Only a few metro stops away, DeSean Jackson and the Washington Redskins are preparing for their NFC East divisional showdown against the Philadelphia Eagles on Sunday. While Jackson’s first game against his former team will grab some headlines, it will be the man throwing him the ball, Kirk Cousins, who will be under the most scrutiny.

Cousins replaces former Heisman winner Robert Griffin III, who dislocated his ankle in last week’s game. For quite some time, critics have wondered whether or not Robert Griffin III was worth the high price — three first-round picks and one second rounder that were traded to the St. Louis Rams — the Redskins paid to pick him in the NFL draft over two years ago.

Washington must ask themselves, “Is RGIII better than Kirk Cousins?”

Robert Griffin III quickly asserted himself as a Pro Bowler in his rookie year. The Baylor product’s 3,200 passing yards may have ranked just 22nd in the NFL, but his 8.1 adjusted yards per attempt, which factors in interceptions and touchdowns, as well as his 815 rush yards, were the highest among quarterbacks in the 2012-2013 NFL season. What made his rookie season even more spectacular was his ability to limit turnovers, with only five interceptions and three fumbles. As for Cousins, he only saw action three times during that regular season, which included a game-tying touchdown pass against the Baltimore Ravens and a solid start against the Cleveland Browns.

The Redskins’ 2012-2013 playoff run was a short-lived affair, as Griffin played through injury when former coach Mike Shanahan forced him to play until he physically could not continue. After Griffin was knocked out of the first post-season game against the Seattle Seahawks, Cousins tried to lead a rally, but the Seahawks’ lead was insurmountable.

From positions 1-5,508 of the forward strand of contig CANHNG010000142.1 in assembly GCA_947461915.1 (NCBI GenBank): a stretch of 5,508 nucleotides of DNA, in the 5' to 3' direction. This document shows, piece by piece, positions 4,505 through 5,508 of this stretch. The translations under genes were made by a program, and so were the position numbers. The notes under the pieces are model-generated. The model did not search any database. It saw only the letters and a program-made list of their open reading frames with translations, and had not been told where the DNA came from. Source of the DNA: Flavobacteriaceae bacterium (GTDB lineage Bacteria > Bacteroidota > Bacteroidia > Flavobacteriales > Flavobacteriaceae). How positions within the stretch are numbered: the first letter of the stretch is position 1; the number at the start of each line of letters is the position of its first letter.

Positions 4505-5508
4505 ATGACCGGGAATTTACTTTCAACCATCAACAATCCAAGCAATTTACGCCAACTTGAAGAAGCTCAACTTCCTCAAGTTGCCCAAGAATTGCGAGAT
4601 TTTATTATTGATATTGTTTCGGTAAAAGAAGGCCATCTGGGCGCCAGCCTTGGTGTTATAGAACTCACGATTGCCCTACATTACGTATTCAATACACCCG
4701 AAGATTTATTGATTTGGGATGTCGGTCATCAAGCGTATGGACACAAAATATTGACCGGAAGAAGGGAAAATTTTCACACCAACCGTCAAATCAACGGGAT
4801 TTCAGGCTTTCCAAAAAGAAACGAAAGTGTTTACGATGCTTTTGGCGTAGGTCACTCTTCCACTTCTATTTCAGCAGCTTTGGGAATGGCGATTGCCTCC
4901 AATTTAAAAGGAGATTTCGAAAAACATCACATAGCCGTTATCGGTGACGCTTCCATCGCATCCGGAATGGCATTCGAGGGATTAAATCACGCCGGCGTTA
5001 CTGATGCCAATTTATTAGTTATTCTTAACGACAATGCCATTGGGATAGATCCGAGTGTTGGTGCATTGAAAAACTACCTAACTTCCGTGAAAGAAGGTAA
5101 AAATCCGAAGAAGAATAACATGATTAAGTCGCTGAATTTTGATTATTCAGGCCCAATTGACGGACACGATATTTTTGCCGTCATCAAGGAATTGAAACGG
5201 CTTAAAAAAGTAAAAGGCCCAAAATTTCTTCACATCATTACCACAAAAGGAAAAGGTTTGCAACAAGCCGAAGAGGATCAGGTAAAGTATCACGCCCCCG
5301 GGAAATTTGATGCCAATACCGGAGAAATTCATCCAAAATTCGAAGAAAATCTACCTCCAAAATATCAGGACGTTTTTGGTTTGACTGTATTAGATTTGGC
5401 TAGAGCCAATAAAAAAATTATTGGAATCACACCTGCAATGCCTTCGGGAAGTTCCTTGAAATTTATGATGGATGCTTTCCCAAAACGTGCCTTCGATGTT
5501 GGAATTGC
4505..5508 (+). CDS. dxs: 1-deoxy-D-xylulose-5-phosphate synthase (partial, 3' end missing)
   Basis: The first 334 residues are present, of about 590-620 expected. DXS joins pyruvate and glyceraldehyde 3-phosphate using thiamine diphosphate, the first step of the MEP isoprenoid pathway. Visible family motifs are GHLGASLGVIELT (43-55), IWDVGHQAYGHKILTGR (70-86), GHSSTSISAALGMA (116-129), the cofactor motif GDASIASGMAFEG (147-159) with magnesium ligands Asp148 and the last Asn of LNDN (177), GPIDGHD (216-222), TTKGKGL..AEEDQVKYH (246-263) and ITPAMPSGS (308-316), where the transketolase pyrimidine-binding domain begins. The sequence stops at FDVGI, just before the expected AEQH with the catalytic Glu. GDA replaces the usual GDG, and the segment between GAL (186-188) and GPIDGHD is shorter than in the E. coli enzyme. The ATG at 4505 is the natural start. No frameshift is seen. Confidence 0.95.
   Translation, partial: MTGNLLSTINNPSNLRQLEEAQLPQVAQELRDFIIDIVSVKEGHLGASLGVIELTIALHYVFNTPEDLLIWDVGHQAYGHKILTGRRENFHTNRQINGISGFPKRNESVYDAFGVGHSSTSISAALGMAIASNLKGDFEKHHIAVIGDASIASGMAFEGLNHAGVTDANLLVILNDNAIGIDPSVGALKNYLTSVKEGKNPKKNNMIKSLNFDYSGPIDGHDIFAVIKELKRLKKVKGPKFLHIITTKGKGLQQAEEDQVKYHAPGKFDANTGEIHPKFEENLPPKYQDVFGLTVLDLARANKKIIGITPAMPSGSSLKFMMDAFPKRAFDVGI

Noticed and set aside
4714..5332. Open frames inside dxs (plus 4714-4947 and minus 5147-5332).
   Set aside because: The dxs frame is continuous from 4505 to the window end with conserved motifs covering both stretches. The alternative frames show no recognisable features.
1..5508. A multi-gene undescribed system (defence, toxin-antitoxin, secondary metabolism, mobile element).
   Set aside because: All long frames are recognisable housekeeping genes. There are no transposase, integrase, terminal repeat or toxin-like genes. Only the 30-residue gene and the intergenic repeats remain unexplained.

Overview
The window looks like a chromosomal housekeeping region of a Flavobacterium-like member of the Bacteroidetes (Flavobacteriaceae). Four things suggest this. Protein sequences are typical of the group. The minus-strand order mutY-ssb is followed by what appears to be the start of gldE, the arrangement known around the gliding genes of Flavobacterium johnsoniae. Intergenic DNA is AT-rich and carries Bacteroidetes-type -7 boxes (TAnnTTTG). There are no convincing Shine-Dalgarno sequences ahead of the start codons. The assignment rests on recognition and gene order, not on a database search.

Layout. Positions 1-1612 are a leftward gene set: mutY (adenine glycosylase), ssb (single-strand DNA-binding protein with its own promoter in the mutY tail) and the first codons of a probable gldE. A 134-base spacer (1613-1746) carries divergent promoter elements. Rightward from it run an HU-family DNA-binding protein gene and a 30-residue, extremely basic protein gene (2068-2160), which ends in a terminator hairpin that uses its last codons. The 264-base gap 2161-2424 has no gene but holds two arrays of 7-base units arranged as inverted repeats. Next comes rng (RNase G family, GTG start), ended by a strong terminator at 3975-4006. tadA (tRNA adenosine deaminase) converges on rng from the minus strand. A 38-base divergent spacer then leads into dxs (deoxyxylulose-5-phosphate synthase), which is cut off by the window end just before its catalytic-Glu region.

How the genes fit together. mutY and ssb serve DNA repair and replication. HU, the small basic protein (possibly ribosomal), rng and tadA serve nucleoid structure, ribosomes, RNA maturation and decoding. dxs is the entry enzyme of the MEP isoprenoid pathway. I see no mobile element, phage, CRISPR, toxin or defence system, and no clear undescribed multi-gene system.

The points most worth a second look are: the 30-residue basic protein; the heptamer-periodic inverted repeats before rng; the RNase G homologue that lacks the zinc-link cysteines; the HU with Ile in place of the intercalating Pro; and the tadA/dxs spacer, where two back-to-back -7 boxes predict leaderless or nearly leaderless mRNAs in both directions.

The 2013-2014 season showed a different Griffin. His adjusted yards per attempt fell to 6.5 yards, good for 23rd in the NFL. Part of the reason for the decline was the more conservative offensive scheme implemented by Shanahan. Rather than have Griffin run for another 800 yards, Shanahan incorporated more passing into the Redskin’s offense. Griffin averaged 35.1 pass attempts per game in 2013, compared to just 26.2 pass attempts in his rookie year. His rushing yards also fell 326 yards, as Shanahan limited his rushing attempts in an attempt to keep Griffin healthy.

After starting the season with a dismal 3-10 record, the Redskins decided to shut down Griffin for the season and gave Cousins a chance to show his skills. Cousins looked impressive in his first start, when he shredded the Falcons defense. Still, his last two starts were miserable, failing to gain 200 yards in either game and managing only 19 completions in 49 pass attempts. Cousin’s small sample size makes it hard to evaluate how he will play as a regular starter in the NFL. Despite his poor play in the final two games of 2013, Cousins averaged 35 more passing yards per start than Griffin that season.

Total QBR, calculated by Football Outsiders and often used by ESPN, rates quarterbacks based on game situation, opponents, receivers and other variables. In Griffin’s 2012 season, he finished with a phenomenal QBR of 73.2, sixth-best in the league. Cousins, in his 48 pass attempts in 2012, finished with a QBR of 75.2 slightly besting Griffin. Even though both quarterbacks played poorly the following year, Griffin’s QBR rating of 26.5 was again lower than Cousins’ at 41.8.

There is a case for Cousins, but at this moment, Griffin is the better quarterback. Griffin’s career completion percentage is 5.7 percent better than Cousins’. Griffin’s career 7.5 adjusted yards per attempt is also significantly better than Cousins’ career AY/A of 5.6 yards, because Cousins throws interceptions more frequently than RGIII, and Cousins is a bit less accurate.

A healthy Griffin is also more dynamic and offers a rushing option to the offense. Despite his shortcomings, this is now Cousins’ time to stir conversation about who the real franchise quarterback is in Washington.

Both quarterbacks are flawed; Griffin cannot remain on the field due to injury while Cousins, in terms of performance, is unflashy and can be inconsistent. Cousins’ five starts include three great performances and two mediocre ones. Griffin’s ankle injury will likely keep him sidelined for a large portion of this season, so Washington fans will finally be able to see what Cousins can do given full control of the team for an indefinite period of time. The 2014 season will likely prove a crucial one for deciding the long-term leader of Washington’s offense.

Nick Barton is a sophomore in the McDonough School of Business.

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